“Would you like to be carried to the speedboat or do you prefer to wade?”

It’s not a question I’ve had to face before on an airport transfer — but this is Sierra Leone, one of the world’s poorest countries, and there is no bridge from the international airport to the capital city.

So, glancing down at my leather shoes, and looking along the beach at two local businessmen in suits, ties and the arms of local fishermen, I opted for a carry-out, too.

There are other ways to get from the airport, but they are a lot less appealing than a 30-minute skim in a speedboat: a tediously slow ferry that leaves only when jam-packed; an unreliable former Isle of Wight hovercraft; and the most dangerous, an airline that uses former Russian military helicopters.

You may think these matters ridiculously beside the point, considering that I’m talking about Sierra Leone, a country famed for boy soldiers, blood diamonds and precious little else. The locals, though, will quickly point out that the war finished in 2002, that there were free and fair elections, and a peaceful transition of power 18 months ago, and that a tourism boom must be just around the corner. And perhaps that’s not as crazy as it might sound.

The prewar fundamentals are still here: fabulous beaches and reliable winter sun, plus mountains and monkeys, slave forts, unspoilt islands and colourful markets. And getting to Freetown is easy, with nonstop BMI flights from Heathrow that take seven hours, only 30 minutes longer than those to The Gambia. There’s no jet lag, everyone speaks English and even the three-pin plugs are the same.

Just 14 miles south of the capital, on the magnificent powder-white, if prosaically named, River No 2 Beach, the tourist potential is glaring. It faces west and spans miles of undeveloped bay, backed by palms and lush jagged hills, and is bisected by the green water of River No 2 on its sidewind to the sea.

I was the only guest at the one development on the entire beach: a community project where the whole village chips in to run seven beachside chalets. For £34 per night you get a large room with a big veranda, B&B — they are concrete and tiles, but have batik wall hangings, a clean bathroom (no hot running water, though) and a comfy double bed with a big mosquito net.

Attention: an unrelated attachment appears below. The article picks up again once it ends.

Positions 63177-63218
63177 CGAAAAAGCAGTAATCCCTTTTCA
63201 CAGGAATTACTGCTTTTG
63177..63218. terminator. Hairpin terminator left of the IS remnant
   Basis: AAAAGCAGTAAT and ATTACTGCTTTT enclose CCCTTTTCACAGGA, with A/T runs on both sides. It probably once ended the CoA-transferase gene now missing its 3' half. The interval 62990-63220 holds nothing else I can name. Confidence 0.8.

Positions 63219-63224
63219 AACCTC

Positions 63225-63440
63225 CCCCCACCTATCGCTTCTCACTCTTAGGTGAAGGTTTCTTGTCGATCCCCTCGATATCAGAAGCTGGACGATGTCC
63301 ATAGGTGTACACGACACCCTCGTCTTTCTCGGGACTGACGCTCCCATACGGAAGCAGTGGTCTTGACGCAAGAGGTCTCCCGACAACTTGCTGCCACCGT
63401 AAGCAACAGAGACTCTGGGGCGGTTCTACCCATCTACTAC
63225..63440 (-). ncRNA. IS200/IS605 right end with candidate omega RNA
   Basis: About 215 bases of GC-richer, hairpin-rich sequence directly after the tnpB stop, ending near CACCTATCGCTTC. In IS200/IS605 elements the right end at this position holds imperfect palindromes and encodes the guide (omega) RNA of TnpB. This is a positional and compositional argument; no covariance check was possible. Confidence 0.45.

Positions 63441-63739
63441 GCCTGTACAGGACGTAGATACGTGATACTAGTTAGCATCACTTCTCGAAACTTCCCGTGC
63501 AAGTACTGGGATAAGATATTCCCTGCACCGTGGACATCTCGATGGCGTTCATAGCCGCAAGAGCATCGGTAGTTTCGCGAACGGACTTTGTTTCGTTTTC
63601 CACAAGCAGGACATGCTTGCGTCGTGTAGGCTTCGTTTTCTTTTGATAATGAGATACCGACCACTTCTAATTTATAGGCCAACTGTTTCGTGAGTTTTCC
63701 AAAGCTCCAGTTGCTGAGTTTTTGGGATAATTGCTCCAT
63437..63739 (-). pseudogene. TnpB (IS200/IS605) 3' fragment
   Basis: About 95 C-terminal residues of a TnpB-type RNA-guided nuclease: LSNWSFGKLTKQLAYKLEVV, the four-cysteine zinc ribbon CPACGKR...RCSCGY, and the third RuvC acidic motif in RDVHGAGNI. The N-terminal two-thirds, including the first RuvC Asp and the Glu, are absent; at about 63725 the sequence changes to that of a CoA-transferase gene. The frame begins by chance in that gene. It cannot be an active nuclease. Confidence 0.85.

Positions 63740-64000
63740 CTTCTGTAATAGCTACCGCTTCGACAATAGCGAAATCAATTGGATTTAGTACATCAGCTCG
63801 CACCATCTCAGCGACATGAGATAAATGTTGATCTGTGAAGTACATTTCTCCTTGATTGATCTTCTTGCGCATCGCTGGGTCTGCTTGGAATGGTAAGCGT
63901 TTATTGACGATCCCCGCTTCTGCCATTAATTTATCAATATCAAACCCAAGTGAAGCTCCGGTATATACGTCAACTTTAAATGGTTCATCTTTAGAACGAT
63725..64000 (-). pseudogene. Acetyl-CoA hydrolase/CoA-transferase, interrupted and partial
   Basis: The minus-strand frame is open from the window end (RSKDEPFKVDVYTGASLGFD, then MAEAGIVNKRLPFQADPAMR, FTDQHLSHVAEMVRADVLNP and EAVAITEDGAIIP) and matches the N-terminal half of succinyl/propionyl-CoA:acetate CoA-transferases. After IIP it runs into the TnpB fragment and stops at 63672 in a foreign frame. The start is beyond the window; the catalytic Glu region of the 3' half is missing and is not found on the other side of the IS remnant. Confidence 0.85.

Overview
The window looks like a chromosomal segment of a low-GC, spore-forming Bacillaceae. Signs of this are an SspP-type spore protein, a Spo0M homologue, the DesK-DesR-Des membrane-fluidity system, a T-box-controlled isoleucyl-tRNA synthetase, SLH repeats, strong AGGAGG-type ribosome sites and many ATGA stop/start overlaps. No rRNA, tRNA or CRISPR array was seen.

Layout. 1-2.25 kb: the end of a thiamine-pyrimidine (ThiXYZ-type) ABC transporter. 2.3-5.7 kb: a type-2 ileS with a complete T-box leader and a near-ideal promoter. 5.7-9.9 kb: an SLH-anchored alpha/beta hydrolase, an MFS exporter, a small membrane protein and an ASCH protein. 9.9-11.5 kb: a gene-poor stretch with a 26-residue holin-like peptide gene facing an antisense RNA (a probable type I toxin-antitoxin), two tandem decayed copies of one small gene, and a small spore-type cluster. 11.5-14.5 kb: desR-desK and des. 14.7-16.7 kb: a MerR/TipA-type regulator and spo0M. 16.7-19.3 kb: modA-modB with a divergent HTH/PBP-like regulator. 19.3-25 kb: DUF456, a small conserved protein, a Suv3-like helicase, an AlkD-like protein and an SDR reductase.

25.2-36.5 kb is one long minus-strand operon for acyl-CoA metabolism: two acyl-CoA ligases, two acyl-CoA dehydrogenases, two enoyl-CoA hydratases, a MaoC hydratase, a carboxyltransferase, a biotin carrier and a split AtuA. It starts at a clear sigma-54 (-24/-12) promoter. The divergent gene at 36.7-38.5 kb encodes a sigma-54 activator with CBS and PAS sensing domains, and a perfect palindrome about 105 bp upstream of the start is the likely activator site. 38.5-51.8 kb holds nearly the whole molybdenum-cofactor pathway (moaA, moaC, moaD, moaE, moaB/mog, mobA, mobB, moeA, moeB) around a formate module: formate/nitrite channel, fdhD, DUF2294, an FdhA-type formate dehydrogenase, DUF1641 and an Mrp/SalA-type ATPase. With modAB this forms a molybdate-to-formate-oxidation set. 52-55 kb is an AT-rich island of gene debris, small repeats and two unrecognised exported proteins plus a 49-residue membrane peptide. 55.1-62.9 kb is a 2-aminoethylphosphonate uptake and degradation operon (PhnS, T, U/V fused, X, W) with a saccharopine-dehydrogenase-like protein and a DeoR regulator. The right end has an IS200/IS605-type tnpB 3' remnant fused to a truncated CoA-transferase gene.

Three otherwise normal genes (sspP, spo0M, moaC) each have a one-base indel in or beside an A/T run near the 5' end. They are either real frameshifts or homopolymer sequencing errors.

After a day walking along the beach, swimming in the sea, talking to the fishermen, eating a fine fish dinner for a fiver and taking a boat trip to a rock pool by a waterfall, I flicked on my iPod and watched the sunset from my veranda.

I’d backpacked a lot in the 1980s and 1990s, and being here kindled powerful memories of my first forays to Thailand and Bali, Fiji and Goa. It’s not what I had expected of Sierra Leone, but there I was nonetheless, rediscovering the potency of a sunset seen from a beach hut, wafted by the subtle scents of sea spray and hibiscus, with towel and togs drying on a line, cold beer in hand.

But this place still has a way to go. For example, some of the roads in Sierra Leone are shocking — Freetown’s tarmac hardly reaches the city limits on the main road south to the beaches, which turns an 11-mile drive into an infuriating hour’s slog. There are good paved stretches further down the peninsula, but the lack of infrastructure is a big brake on tourist development.

It hasn’t stopped the locals preparing for an influx, though. Take Tommy, the bare-chested, 40-year-old owner of the Hard Rock Restaurant at nearby Lakka Beach. When I asked him about his place, he said: “I started to build this during the war, in 1997. It took me eight years — slowly, slowly. Before the war there were 500 French people here every week, but after the war it is quiet. I hope new tourists will come soon, though.”